Best Ways to Deal With Stress during the Pandemic

It has been already one year since the beginning of the Covid-19 pandemic worldwide, adults throughout the nation are reporting their highest stress levels since the start of the health crisis early last year.
Everyone experiences stress. We usually think of stressors as being negative, such as an exhausting work schedule or excessive hours of studying for exams.  However, stress isn’t always bad. In small doses, it can help you perform under pressure and motivate you to do your best. But when you’re constantly running in emergency mode, your mind and body take the damage. If you frequently find yourself feeling fatigued and overwhelmed, it’s time to take action to bring your nervous system back into balance. You can protect yourself by following these tips that will help you to avoid factors of stress and guide you to the best ways of dealing with it.

Reduce Caffeine, and Nicotine

Caffeine and nicotine are stimulants and so will increase your level of stress rather than reduce it. That’s to say the caffeine in coffee makes you feel more alert, but it also increases your stress response.

If you drink coffee primarily for the taste, try switching to decaf to cut down on your caffeine intake.

Get More Sleep

Sleep is a mechanism by which your body recuperates and restores its energy reserves. If you’re not getting enough sleep, your body will use stress to keep you active and alert in the absence of stored energy. A lack of sleep is a significant cause of stress. Unfortunately, thou gh, stress also interrupts our sleep as thoughts keep whirling through our heads, stopping us from relaxing enough to fall asleep.

You should also aim to go to bed at roughly the same time each day so that your mind and body get used to a predictable bedtime routine.

Exercise wisely

Working out regularly is one of the best ways to relax your body and mind. Plus, exercise will improve your mood, instead of having the same busy routine. But you have to do it often for it to pay off.

Work up to 2 hours and 30 minutes of moderately intense exercise like long walks or jogging or other sports.

Eat right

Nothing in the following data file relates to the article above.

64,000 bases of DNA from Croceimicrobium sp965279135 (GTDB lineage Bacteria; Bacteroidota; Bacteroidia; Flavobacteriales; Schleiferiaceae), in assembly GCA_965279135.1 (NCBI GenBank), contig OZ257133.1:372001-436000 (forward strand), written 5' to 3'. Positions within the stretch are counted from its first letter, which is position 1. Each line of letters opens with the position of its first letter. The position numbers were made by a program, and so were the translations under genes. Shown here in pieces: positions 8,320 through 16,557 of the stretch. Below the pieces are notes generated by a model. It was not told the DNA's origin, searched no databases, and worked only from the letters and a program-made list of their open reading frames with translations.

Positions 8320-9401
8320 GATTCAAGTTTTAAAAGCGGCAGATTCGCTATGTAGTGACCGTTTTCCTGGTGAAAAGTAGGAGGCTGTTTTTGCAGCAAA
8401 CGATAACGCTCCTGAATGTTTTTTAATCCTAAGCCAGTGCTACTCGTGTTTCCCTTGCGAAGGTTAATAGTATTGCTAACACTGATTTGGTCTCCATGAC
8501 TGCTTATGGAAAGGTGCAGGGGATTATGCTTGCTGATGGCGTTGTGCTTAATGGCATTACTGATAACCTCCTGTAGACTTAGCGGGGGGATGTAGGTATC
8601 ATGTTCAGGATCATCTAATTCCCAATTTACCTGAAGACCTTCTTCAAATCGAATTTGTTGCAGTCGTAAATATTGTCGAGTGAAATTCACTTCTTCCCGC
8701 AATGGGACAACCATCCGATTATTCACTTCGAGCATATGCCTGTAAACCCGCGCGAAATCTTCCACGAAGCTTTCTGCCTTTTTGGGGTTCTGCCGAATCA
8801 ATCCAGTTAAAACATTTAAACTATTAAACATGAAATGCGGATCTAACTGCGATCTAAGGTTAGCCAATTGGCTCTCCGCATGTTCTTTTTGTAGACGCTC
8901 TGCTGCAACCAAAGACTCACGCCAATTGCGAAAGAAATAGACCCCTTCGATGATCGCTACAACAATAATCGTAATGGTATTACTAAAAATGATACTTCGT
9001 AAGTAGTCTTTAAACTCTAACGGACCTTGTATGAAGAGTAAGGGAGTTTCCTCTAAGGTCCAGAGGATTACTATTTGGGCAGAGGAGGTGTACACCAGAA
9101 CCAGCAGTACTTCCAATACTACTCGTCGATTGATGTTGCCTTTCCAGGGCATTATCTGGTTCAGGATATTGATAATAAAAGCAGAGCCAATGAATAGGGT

Your body needs to be healthy, strong, happy and properly fueled to help you tackle stress. Like it or not, stress is a bodily reaction to anything that disturbs its natural state, meaning that your body can have a profound effect on producing and relieving stress. Try to avoid snacks. Fruits and vegetables are always good, and fish with high levels of omega-3 fatty acids have been shown to reduce the symptoms of stress. A tuna sandwich really is brain food.

Manage Your Time

Randomizing schedules by doing so many tasks at the same time is the reason for stress at work or during studies. Accept that you cannot do everything at once and start to prioritize and diarize your tasks.

Make a list of all the things that you need to do and list them in order of genuine priority. Note what tasks you need to do personally and what can be delegated to others to do. Record which tasks need to be done immediately, in the next week, in the next month, or when time allows.

Be mindful

Mindfulness is a mind-body approach to life that helps us to relate differently to experiences. It involves paying attention to our thoughts and feelings in a way that increases our ability to manage difficult situations and make wise choices

Try to practice mindfulness regularly

Mindfulness meditation can be practiced anywhere at any time, it can reduce the effects of stress, anxiety and related problems such as insomnia, poor concentration, and low moods, etc.

Make Time for Hobbies

You need to set aside time for things you enjoy. Try to do something every day that makes you feel good and comfortable, and it will help relieve your stress.   Relaxing hobbies include things like:




Doing an art project

Playing golf

Watching a movie

Doing puzzles

Playing cards and board games

Talk to Someone

Talking things through with a friend, work colleague, or even a trained professional, can help you find solutions to your stress and put your problems into perspective.

Don’t be too hard on yourself

Try to keep things in perspective.

Remember that having a bad day is a universal human experience

When your inner critic or an outer critic finds faults, try and find truth and exception to what is being said

If you stumble or feel you have failed, don’t beat yourself up

Act as if you were your own best friend: be kind and supportive

Take a few minutes each day to appreciate yourself.